Game Programming Complete
Ch. 18 An Introduction to Game AI, by David "Rez" Graham

Safari Books Online: http://proquest.safaribooksonline.com/book/-/9781133776574
Chapter 18

Intro
"Game AI is not about trying to make something smart; it's about making something look smart while still being able to be beaten, though not too easily. That's what makes the game fun, and the key to game AI is fun through illusion, not true intelligence."

AI Techniques
emergent behavior What does this mean?
Light-switch timer--trying to outsmart thiefs
Hard-Coded AI--predictable, 100% deterministic
Randomization--completely random won't work, use deviation from start time and end time
Weighted Randoms--[Doesn't apply to light program, but it could be applied] Game monster can attack, cast fire spell, run away--60% attacks, 30% casts spell, 10% run away

Finite State Machines
states, transitions--Patrol, Attack, Run Away (Figure 18.1)
Update function iterates through transitions and does the first one that evaluates to true.
What are examples of transitions? Are they easy or difficult to evaluate?
What are examples of good applications of FSMs? What things would they not work so well for?

Decision Trees
Each nonleaf node is a decision node and each leaf node is an action.
Start at the root and walk down the tree until you get to an action.
Figure 18.3 Decision tree for a guard
Advantages and disadvantages compared to FSMs?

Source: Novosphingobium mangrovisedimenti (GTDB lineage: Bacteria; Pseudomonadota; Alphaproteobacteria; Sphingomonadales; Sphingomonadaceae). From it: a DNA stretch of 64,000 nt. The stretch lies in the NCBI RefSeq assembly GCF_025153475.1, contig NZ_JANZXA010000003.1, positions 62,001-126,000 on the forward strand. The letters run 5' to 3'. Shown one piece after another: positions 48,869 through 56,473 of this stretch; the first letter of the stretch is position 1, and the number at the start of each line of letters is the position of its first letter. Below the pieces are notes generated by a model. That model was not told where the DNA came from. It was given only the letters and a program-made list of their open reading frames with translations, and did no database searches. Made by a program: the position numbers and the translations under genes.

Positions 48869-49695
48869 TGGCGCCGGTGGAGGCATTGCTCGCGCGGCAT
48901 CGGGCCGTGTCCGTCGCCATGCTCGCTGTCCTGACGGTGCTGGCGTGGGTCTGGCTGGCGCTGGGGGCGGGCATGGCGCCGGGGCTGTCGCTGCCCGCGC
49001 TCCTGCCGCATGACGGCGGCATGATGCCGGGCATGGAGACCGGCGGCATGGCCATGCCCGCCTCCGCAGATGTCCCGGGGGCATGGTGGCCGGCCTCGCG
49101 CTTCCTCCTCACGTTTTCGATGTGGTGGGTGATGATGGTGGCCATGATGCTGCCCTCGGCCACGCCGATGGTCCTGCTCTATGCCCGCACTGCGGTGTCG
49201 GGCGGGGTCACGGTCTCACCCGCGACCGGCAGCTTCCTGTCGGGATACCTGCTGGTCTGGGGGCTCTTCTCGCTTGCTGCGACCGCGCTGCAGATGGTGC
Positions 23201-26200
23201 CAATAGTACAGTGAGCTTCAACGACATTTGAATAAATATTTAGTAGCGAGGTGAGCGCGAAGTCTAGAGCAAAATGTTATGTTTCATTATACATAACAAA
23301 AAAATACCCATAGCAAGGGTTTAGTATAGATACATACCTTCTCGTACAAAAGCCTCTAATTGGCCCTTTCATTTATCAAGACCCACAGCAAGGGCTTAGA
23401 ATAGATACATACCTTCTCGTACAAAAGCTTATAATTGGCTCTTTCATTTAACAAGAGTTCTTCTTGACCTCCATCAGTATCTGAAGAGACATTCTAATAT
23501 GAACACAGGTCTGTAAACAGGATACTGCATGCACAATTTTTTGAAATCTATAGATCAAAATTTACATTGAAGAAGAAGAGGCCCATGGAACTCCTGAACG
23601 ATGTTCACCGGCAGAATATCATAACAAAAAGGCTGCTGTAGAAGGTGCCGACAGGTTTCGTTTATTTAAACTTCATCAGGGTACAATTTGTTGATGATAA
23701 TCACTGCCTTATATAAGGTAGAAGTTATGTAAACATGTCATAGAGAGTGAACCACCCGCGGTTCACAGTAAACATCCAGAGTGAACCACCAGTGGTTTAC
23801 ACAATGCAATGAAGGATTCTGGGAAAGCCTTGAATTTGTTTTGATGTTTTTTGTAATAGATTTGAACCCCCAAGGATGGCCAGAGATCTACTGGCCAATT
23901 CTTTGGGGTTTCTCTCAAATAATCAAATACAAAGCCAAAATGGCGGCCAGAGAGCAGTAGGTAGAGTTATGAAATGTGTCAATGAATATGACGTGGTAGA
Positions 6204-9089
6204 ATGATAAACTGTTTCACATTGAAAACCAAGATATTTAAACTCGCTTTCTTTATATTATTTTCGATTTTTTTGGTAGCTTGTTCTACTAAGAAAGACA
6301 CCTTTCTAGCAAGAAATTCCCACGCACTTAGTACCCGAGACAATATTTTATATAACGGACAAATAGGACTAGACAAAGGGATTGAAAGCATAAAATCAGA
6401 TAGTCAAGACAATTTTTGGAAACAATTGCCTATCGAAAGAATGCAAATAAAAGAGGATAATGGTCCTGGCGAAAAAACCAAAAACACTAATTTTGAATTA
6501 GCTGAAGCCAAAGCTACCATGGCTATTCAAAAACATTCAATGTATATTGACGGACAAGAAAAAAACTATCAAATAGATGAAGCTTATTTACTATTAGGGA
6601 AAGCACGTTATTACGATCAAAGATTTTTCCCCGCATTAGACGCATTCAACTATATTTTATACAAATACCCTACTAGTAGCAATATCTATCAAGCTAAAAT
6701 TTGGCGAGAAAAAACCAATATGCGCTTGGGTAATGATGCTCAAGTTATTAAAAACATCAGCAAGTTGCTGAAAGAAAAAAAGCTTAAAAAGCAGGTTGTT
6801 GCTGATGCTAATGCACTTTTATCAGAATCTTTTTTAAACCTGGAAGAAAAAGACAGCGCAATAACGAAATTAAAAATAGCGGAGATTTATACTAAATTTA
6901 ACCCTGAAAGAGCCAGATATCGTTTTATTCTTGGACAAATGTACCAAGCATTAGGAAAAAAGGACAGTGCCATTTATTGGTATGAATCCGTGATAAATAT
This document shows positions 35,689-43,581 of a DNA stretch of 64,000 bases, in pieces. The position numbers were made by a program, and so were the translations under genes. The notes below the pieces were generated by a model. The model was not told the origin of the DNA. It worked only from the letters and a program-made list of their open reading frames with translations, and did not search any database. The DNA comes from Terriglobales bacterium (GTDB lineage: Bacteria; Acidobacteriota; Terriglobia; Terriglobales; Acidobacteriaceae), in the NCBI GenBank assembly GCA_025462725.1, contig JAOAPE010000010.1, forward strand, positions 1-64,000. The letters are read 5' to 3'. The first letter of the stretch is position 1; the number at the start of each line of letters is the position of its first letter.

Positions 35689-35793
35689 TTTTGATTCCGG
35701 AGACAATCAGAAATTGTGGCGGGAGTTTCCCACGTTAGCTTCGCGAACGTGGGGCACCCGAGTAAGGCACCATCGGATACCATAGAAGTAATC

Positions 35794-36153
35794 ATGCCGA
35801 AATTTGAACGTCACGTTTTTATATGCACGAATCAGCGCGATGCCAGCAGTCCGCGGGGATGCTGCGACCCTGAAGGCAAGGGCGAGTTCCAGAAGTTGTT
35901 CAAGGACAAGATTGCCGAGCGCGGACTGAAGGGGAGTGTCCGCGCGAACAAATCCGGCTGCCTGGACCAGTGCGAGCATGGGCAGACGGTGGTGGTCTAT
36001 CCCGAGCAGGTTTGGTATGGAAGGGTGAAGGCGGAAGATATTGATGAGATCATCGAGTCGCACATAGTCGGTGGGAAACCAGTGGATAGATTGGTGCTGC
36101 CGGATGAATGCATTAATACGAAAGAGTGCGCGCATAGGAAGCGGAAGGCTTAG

Fuzzy Logic
De-Vulcanizing
membership in sets--not just yes or no
Fuzzy sets:
AttackSet = player is close AND I am healthy
RunSet - player is close AND I am hurt
Could be in both sets at the same time and do some combination.

Utility Theory

Stuart Russell and Peter Norvig provide an excellent definition for utility theory in their book Artificial Intelligence: A Modern Approach:
"Utility theory says that every state has a degree of usefulness, or utility, to an agent and that the agent will prefer states with higher utility."
• Every possible state has a utility value--how happy will the agent be in that state?
Take the current world state, find the anticipated world state after performing an action, and see what the utility of that new world state is
• Pseudocode from the book:
function GetBestAction()
  bestUtility = 0
  bestAction = none
  for action in currentWorldState.GetPossibleActions()
    tempWorldState = currentWorldState
    tempWorldState.ApplyAction(action)
    utility = tempWorldState.Utility()
    if utility > bestUtility
      bestAction = action
      bestUtility = utility
    return bestAction

Goal-Oriented Action Planning
goals "desirable world states that the agent wants to achieve"
Choose a goal, then decide how to achieve it
Various techniques for choosing goals, including decision trees, etc.
Figuring out how to achieve the goal can be more difficult
Goal: not be hungry. How can you achieve it?
--Find car keys
--Drive to store
--Buy food
--Drive home
--Cook food
--Eat food
Each action has a set of effects (conditions) that it produces and a set of preconditions (also conditions) that it requires.
What are the preconditions and effects of the actions in the plan above? Algorithm starts with goal states and looks for actions that achieve those conditions, then looks at preconditions of that action as "mini" goals, and walks backwards.
Problems:
World representation
How to search the action space efficiently

Applying Goal-Oriented Action Planning to Games by Jeff Orkin
http://web.media.mit.edu/~jorkin/GOAP_draft_AIWisdom2_2003.pdf

Pathfinding

Graph of nodes and edges--can look robotic
A*